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What can implied dynamics tell us about the brain?


Thornton,  IM
Department Human Perception, Cognition and Action, Max Planck Institute for Biological Cybernetics, Max Planck Society;

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Thornton, I. (2001). What can implied dynamics tell us about the brain?. Poster presented at First International Meeting on The Art of Seeing and the Seeing of Art, Canberra, Australia.

Cite as: http://hdl.handle.net/11858/00-001M-0000-0013-E19B-3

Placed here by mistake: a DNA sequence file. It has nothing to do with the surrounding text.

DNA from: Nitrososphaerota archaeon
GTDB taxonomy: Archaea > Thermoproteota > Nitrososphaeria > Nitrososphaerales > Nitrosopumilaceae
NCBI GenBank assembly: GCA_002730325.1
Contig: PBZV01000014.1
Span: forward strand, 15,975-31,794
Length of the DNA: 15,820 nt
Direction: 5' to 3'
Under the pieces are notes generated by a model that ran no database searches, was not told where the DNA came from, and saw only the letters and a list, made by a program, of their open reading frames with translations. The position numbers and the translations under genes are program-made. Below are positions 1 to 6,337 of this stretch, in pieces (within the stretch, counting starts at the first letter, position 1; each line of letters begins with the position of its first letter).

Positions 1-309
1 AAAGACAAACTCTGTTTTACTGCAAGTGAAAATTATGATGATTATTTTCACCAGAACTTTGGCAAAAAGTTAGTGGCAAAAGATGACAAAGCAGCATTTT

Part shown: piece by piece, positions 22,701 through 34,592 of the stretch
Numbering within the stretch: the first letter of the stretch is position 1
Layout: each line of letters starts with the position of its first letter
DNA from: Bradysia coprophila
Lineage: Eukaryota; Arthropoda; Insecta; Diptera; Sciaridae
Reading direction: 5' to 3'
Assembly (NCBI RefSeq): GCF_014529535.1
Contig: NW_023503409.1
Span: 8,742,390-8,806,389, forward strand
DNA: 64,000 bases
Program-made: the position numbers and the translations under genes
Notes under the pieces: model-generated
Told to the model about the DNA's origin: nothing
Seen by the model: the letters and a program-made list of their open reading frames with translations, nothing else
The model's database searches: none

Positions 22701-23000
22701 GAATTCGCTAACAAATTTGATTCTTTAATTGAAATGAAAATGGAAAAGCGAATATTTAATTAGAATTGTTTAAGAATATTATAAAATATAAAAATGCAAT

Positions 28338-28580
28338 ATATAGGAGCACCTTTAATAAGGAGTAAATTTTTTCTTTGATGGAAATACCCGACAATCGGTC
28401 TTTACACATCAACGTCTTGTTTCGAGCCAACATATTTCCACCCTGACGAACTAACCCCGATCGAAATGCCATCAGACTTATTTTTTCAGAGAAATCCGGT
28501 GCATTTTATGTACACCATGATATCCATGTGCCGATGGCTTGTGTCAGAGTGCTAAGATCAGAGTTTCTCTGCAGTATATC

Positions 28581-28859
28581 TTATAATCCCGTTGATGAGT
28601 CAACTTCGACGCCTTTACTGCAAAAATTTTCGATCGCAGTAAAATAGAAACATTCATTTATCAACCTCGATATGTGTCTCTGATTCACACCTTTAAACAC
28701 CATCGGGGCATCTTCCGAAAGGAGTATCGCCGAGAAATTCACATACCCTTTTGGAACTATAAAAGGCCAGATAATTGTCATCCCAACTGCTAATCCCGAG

A painting or a photograph presents us with a single moment, frozen in time. Many artists and photographers, however, can still capture subtle hints of movement or change, often, just barely reflected traces of real-world dynamics, despite the constraints imposed by "static" media. How are such implied dynamics achieved? Where do they come from? Are they predominantly in the hand of the artist or in the eye, or rather, the brain of the observer? Can we isolate and measure specific neural and behavioural consequences in human observers? In this talk I will first attempt illustrate the notion of implied dynamics with a few (hopefully!) well chosen examples. Next, I will review a variety of perceptual studies which show how such implied dynamics can directly affect the way we mentally represent the world. Finally, I will discuss recent neuroimaging studies that provide the first clues to how and where such effects occur in the brain. Together, studies of implied dynamics suggest that our visual system actively seeks out clues to potential movement or change in the environment, possibly to help anticipate the behaviour of other animate beings and to plan and coordinate our own actions. Clearly, such active perceptual mechanisms would be ideal targets for those wishing to exploit the aesthetic potential of our visual system.